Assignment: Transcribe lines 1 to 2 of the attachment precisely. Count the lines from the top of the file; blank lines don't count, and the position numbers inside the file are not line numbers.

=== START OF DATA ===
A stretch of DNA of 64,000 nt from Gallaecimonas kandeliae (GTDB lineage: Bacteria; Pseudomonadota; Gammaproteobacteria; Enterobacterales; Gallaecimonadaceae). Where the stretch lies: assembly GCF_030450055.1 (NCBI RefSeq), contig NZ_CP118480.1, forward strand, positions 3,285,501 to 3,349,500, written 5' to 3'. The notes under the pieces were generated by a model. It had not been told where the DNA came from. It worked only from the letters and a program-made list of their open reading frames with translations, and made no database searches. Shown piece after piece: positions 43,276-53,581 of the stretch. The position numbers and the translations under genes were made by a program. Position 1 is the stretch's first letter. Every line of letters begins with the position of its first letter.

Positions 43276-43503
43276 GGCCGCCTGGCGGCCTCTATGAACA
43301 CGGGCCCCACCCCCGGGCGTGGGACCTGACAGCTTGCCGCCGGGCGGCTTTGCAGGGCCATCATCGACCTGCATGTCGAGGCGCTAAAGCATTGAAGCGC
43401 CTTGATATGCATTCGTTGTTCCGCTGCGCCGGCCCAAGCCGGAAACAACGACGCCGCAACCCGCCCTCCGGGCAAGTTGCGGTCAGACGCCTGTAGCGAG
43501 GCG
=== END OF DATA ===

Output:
A stretch of DNA of 64,000 nt from Gallaecimonas kandeliae (GTDB lineage: Bacteria; Pseudomonadota; Gammaproteobacteria; Enterobacterales; Gallaecimonadaceae). Where the stretch lies: assembly GCF_030450055.1 (NCBI RefSeq), contig NZ_CP118480.1, forward strand, positions 3,285,501 to 3,349,500, written 5' to 3'. The notes under the pieces were generated by a model. It had not been told where the DNA came from. It worked only from the letters and a program-made list of their open reading frames with translations, and made no database searches. Shown piece after piece: positions 43,276-53,581 of the stretch. The position numbers and the translations under genes were made by a program. Position 1 is the stretch's first letter. Every line of letters begins with the position of its first letter.

Positions 43276-43503